substance abuse and victimization
Post on 16-Dec-2016
Embed Size (px)
National Victim Assistance
Academy VIDEOTAPE SERIES:
Substance Abuse and
Putting Victims First
U.S. Department of Justice
Office of Justice Programs
Office for Victims of Crime
U.S. Department of Justice Office of Justice Programs
810 Seventh Street NW. Washington, DC 20531
Alberto R. Gonzales Attorney General
Regina B. Schofield Assistant Attorney General
John W. Gillis Director, Office for Victims of Crime
Office of Justice Programs Partnerships for Safer Communities
Office for Victims of Crime www.ovc.gov
For grant and funding information, contact U.S. Department of Justice Response Center
This document was prepared by the Victims Assistance Legal Organization under grant number 95MUGXK002, awarded by the Office for Victims of Crime, Office of Justice Programs, U.S. Department of Justice. The opinions, findings, and conclusions expressed in this document are those of the authors and do not necessarily represent the official position or policies of the U.S. Department of Justice.
The Office for Victims of Crime is a component of the Office of Justice Programs, which also includes the Bureau of Justice Assistance, the Bureau of Justice Statistics, the National Institute of Justice, and the Office of Juvenile Justice and Delinquency Prevention.
Substance Abuse and Victimization Video Discussion Guide
Video produced by Greg Luft
Colorado State University
Office for Victims of Crime U.S. Department of Justice
Melissa Hook Victims Assistance Legal Organization
Morna Murray Victims Assistance Legal Organization
Anne Seymour Justice Solutions Washington, DC
Segment One: Relationship Between
Facilitator Tips for Using the Abuse and Victimization Video and Discussion Guide ..........................................1
Substance Abuse and Victimization ..................4
Segment Two: Techniques for Helping
Victim Service Providers Assist Victims
Who Abuse Drugs or Alcohol ........................10
Segment Three: Importance of
Collaboration in Assisting Victims
With Substance Abuse Issues ........................15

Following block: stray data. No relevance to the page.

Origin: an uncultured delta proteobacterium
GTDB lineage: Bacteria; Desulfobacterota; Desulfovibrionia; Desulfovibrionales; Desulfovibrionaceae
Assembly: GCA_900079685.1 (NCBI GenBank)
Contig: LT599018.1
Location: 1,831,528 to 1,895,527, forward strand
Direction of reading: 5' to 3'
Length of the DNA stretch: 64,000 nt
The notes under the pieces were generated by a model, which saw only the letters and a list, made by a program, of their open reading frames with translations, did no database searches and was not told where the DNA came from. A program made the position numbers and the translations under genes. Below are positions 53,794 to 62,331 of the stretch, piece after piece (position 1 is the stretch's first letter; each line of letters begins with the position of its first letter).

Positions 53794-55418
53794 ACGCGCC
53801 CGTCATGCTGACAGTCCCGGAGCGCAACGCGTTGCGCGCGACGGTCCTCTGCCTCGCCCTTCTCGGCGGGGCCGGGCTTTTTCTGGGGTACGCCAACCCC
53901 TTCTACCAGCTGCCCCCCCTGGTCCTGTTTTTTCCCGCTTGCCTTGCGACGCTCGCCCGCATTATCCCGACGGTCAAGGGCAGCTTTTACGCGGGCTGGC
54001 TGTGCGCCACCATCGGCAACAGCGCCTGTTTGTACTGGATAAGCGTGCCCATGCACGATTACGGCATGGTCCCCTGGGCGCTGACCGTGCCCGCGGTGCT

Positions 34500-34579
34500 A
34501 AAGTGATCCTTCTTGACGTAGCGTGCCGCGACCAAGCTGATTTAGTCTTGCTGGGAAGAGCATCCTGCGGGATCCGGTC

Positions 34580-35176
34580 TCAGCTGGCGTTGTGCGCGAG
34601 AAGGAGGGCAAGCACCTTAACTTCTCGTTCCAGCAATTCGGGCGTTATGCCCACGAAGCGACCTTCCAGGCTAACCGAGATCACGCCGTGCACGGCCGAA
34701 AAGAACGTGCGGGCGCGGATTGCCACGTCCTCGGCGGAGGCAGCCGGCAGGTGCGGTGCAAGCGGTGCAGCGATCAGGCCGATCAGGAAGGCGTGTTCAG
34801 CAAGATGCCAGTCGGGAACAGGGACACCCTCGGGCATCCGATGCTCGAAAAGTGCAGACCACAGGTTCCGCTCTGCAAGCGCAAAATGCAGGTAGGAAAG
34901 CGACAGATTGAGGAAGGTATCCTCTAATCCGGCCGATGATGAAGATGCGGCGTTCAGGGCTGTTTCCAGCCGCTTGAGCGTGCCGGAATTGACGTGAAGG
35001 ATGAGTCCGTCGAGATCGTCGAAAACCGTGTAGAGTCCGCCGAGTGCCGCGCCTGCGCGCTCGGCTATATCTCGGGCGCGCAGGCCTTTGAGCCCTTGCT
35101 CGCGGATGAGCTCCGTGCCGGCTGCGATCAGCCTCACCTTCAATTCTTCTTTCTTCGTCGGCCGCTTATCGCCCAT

Additional Resources ....................................18
Substance Abuse and
Victimization References ............................18
Substance Abuse and
Victimization Statistical References ..........20
Child and Adolescent Victims and
Substance Abuse Resources ......................20
Domestic Violence Victims and
Substance Abuse Resources ......................21
Other Useful Web Sites ............................21
The video and discussion guide were developed to offer insights into the previctimization and postvictimization correlations between substance abuse and victimization. They explore the kinds of assistance that victims with substance abuse issues may need.
Substance Abuse and Victimization
With their foundation in current research in the fields of victim assistance and substance abuse, the videotape and discussion guide can be useful tools for victim service providers, criminal and juvenile justice professionals, mental health providers, allied professionals, and other audiences who help victims who may turn to drugs or alcohol in the aftermath of crime and/or whose vulnerability to victimization may have been increased by the use of drugs or alcohol.
The 28-minute video focuses on three areas:
The relationship between substance abuse and victimization.
Techniques for helping victim service providers assist victims who abuse drugs or alcohol.
The importance of collaboration in assisting victims with substance abuse issues.
Facilitator Tips for Using the Substance Abuse and Victimization Video and Discussion Guide
The video and discussion guide are valuable training tools for victim service providers, criminal and juvenile justice professionals, mental health
providers, allied professionals, and other audiences who want to better understand the relationship between substance abuse and victimization. The Substance Abuse and Victimization video can be viewed in its entirety or in segments.
To facilitate discussion of each of the videos segments, turn to the corresponding section in the discussion guide. Each section offers a framework for moderating a discussion; it provides facilitators with questions and probespossible answers or responses to each question that are based on research on victim trauma and needsto use during a discussion.